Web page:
voter ID

Politics
2:28 am
Mon August 25, 2014

On The Fall Docket: Who Gets To Vote — And Who Gets To Decide?

Voters crowd into their polling place Aug. 15 at Keonepoko Elementary School in Pahoa, Hawaii.
Marco Garcia AP

Originally published on Tue August 26, 2014 12:23 pm

A federal appeals court in Denver is scheduled to hear arguments Aug. 25 in a dispute over whether Kansas and Arizona can require voters using a federal registration form to show proof of citizenship.

It's the first of several significant cases this fall that could determine who gets to vote, and how, in at least six states. The outcomes could also answer a much broader question: Who gets to decide?

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Politics
10:11 am
Sat August 24, 2013

Paul: GOP Can Court Minorities and Support Voter ID Laws

Rand Paul, R-KY

As new voter ID laws take effect across the county, U.S. Senator Rand Paul of Kentucky is maintaining his position that asking voters to produce identification before casting their ballot has no racial overtones. Paul told WKU Public Radio that voter ID provisions are needed to combat voter fraud and not doing so is a disservice to those who fought for the right to vote.

"Forty, 50 years ago when people were fighting for the right to vote, there were people beaten with clubs, there were people who fought for the Voting Rights Act, and at that time, African Americans weren't voting and weren't allowed to vote," said the Bowling Green Republican.

More states are enacting voter ID laws since the U.S. Supreme Court in June gutted a key provision of the Voting Rights Act that gave the federal government oversight of states with a history of voter discrimination. Sen. Paul says he hasn't seen any evidence that minorities are facing obstacles in voting.  In fact, he says in the last election, African Americans voted at a higher percentage than White Americans in states that were under special provisions of the federal government. 

His comments come as he urges the GOP to do more to attract minorities, and as opponents of the Supreme Court's decision on the Voting Rights Act point to various voter ID laws they say are designed to discourage election day turnout in minority communities.

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Tennessee News
3:46 pm
Thu March 7, 2013

Should a College ID Allow You to Vote? Tennessee GOP Senators Disagree

A Republican-led push to use college IDs to vote in Tennessee was held up on the floor of the state Senate Thursday, as a disagreement has broken out between GOP lawmakers over the issue.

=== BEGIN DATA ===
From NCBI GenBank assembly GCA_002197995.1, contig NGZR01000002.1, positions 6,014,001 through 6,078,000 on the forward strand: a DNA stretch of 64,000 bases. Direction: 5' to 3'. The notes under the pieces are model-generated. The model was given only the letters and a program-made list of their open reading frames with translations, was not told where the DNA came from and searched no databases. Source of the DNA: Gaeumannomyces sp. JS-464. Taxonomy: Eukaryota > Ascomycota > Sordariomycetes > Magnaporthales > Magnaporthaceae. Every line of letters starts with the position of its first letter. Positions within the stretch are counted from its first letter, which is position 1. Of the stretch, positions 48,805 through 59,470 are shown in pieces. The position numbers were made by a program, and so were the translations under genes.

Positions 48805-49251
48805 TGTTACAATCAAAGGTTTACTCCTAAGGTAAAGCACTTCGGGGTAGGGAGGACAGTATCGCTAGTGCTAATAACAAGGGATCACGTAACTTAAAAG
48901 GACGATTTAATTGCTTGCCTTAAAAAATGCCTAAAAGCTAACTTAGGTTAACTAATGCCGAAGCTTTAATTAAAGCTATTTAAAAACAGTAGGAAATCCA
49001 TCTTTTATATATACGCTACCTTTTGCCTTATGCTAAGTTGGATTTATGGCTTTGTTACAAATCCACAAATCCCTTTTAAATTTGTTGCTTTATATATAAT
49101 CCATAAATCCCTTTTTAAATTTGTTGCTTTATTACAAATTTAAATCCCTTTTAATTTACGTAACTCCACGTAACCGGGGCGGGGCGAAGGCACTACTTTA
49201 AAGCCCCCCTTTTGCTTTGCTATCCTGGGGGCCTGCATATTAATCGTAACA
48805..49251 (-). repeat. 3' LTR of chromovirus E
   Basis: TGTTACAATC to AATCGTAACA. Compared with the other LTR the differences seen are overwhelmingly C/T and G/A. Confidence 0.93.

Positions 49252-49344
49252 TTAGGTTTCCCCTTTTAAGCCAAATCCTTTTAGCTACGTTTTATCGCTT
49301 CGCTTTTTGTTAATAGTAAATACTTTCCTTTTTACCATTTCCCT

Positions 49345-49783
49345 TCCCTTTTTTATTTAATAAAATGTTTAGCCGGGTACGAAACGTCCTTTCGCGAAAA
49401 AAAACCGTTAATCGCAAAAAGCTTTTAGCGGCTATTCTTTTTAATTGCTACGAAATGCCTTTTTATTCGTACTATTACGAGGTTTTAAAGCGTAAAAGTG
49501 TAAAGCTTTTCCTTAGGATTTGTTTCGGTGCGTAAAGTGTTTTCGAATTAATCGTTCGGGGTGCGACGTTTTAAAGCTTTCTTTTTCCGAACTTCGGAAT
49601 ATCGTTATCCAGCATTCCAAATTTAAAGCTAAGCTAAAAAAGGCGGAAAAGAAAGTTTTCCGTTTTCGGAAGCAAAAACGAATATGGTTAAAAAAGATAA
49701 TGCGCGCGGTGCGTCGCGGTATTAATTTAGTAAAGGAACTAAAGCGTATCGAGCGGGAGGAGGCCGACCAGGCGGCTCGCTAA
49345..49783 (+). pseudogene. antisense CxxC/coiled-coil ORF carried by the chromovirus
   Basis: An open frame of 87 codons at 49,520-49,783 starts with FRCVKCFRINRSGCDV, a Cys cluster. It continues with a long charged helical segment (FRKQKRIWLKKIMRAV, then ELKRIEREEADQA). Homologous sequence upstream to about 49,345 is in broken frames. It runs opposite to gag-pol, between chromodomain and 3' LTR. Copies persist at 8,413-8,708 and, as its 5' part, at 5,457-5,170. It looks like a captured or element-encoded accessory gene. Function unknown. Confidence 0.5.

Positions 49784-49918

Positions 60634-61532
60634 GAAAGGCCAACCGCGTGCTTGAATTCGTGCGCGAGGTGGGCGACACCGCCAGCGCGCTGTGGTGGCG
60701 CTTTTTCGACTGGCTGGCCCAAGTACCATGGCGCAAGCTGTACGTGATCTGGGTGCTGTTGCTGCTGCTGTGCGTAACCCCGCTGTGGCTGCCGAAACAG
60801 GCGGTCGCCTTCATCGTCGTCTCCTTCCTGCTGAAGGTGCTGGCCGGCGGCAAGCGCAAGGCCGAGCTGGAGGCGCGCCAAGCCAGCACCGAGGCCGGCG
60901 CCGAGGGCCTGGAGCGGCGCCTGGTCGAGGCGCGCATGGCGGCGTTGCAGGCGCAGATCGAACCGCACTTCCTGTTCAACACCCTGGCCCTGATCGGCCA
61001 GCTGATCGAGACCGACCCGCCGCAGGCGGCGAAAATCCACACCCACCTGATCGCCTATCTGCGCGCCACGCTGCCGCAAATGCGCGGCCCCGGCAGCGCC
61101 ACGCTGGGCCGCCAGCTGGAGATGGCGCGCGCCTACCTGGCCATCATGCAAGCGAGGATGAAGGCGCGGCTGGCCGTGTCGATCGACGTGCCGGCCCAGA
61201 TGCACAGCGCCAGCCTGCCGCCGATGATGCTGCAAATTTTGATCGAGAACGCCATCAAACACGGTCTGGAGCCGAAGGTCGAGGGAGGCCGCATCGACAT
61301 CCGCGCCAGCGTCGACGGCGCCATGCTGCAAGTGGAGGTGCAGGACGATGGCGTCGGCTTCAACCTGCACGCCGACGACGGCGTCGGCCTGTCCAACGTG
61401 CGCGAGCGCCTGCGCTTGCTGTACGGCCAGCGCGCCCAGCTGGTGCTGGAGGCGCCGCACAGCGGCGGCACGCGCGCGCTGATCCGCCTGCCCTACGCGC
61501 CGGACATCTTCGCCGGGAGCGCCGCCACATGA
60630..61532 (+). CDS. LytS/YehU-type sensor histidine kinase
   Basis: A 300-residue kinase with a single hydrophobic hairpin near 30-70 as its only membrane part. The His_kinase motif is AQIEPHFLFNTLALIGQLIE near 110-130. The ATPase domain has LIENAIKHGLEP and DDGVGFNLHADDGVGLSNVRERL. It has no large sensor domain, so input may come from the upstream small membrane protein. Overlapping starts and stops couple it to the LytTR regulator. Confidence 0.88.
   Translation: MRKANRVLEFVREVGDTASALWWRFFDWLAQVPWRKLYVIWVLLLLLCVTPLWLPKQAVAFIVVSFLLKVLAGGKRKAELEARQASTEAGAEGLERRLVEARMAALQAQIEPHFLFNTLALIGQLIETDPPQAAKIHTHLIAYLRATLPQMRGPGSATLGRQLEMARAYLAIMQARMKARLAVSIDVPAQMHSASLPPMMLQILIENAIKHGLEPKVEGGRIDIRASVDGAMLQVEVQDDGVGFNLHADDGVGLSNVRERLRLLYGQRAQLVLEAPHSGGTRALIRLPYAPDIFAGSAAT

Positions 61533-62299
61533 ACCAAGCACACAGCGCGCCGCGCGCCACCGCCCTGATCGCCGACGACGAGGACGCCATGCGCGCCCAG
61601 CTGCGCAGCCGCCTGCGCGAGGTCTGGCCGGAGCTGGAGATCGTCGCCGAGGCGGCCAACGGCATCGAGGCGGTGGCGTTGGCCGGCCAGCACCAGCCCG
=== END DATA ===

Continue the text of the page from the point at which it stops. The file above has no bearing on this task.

The legislation comes from a Rutherford County lawmaker, home to the largest undergraduate student body in the state. And while Senator Bill Ketron refused to accept student IDs when the law was passed two years ago, he’s now had a change of heart.

Senator Stacy Campfield of Knoxville has not.

“You know, I hate to say it, but possibly in my younger days I may have known a person or two who had a falsified college ID,” said Campfield.

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Elections
11:22 am
Mon January 21, 2013

Vast Majority of Tennessee Provisional Ballots Cast in November Tossed Out

Both supporters and opponents of Tennessee’s voter ID law are pointing to newly released statewide data to bolster their positions. Nearly four out of five provisional ballots cast in the Volunteer State last November were tossed out.

The Republican-backed voter ID law was passed in 2011. Supporters say it’s an effort to ensure voter integrity and prevent election fraud. Opponents say it’s an attempt to suppress voting among traditional Democratic constituencies, including the urban poor who sometimes don’t have a government-issued photo ID.

Under the Tennessee law, those who experience trouble at the polls on Election Day are allowed to cast a provisional ballot which will be counted later if election officials determine the person casting the ballot is a legitimate voter. According to the data released this week, a little over 1,600—or 23%--of the more than 7,000 provisional ballots cast in Tennessee last November were ultimately counted.

A Nashville civil rights lawyer told The Tennessean those numbers show some voters were disenfranchised.

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Elections
12:48 pm
Tue November 6, 2012

Federal Election Monitors in Tennessee to Watch for ID Issues

It's not just the choice of candidates that is contentious this presidential election in Tennessee. Voting itself, and who gets to do it, has become such a hot issue that federal election monitors are in Memphis and Nashville watching the polls.

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Politics
8:23 am
Thu September 27, 2012

Tennessee Judge Upholds State Photo Voter ID Law

A judge in Nashville has held Tennessee's voter identification statute constitutional. The Tennessean reported the ruling by Davidson County Chancery Court Judge Carol McCoy. After about three hours of oral arguments Wednesday, McCoy ruled against civil rights attorney George Barrett, who contended the state constitution requires only proof of legal age, residency and registration.

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Politics
7:51 am
Thu July 26, 2012

Voter ID Controversy Continues in Tennessee

A federal judge in Nashville says he isn't convinced photo IDs issued by the public library in Memphis meet the state standard to vote. But U.S. District Judge Kevin H. Sharp also expressed concern at a Wednesday hearing that poll workers were discouraging people who presented the IDs from voting on provisional ballots.

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